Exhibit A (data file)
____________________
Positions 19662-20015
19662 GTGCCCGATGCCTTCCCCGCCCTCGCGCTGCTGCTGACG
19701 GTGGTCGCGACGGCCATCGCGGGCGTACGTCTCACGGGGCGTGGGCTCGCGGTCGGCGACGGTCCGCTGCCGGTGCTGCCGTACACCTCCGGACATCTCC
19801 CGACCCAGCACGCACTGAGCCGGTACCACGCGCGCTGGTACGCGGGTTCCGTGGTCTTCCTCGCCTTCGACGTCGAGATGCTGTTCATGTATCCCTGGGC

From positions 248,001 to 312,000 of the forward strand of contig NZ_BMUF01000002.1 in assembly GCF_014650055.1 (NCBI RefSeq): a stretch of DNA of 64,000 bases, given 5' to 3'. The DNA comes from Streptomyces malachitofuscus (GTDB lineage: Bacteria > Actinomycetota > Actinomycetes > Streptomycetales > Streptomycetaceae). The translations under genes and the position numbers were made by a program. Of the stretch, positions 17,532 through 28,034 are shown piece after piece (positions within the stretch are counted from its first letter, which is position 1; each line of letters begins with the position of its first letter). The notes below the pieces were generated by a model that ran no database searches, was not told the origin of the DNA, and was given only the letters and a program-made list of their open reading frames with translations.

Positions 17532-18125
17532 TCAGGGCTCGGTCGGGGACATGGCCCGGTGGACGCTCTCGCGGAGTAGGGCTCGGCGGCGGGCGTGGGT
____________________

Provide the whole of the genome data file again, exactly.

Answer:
Positions 19662-20015
19662 GTGCCCGATGCCTTCCCCGCCCTCGCGCTGCTGCTGACG
19701 GTGGTCGCGACGGCCATCGCGGGCGTACGTCTCACGGGGCGTGGGCTCGCGGTCGGCGACGGTCCGCTGCCGGTGCTGCCGTACACCTCCGGACATCTCC
19801 CGACCCAGCACGCACTGAGCCGGTACCACGCGCGCTGGTACGCGGGTTCCGTGGTCTTCCTCGCCTTCGACGTCGAGATGCTGTTCATGTATCCCTGGGC

From positions 248,001 to 312,000 of the forward strand of contig NZ_BMUF01000002.1 in assembly GCF_014650055.1 (NCBI RefSeq): a stretch of DNA of 64,000 bases, given 5' to 3'. The DNA comes from Streptomyces malachitofuscus (GTDB lineage: Bacteria > Actinomycetota > Actinomycetes > Streptomycetales > Streptomycetaceae). The translations under genes and the position numbers were made by a program. Of the stretch, positions 17,532 through 28,034 are shown piece after piece (positions within the stretch are counted from its first letter, which is position 1; each line of letters begins with the position of its first letter). The notes below the pieces were generated by a model that ran no database searches, was not told the origin of the DNA, and was given only the letters and a program-made list of their open reading frames with translations.

Positions 17532-18125
17532 TCAGGGCTCGGTCGGGGACATGGCCCGGTGGACGCTCTCGCGGAGTAGGGCTCGGCGGCGGGCGTGGGT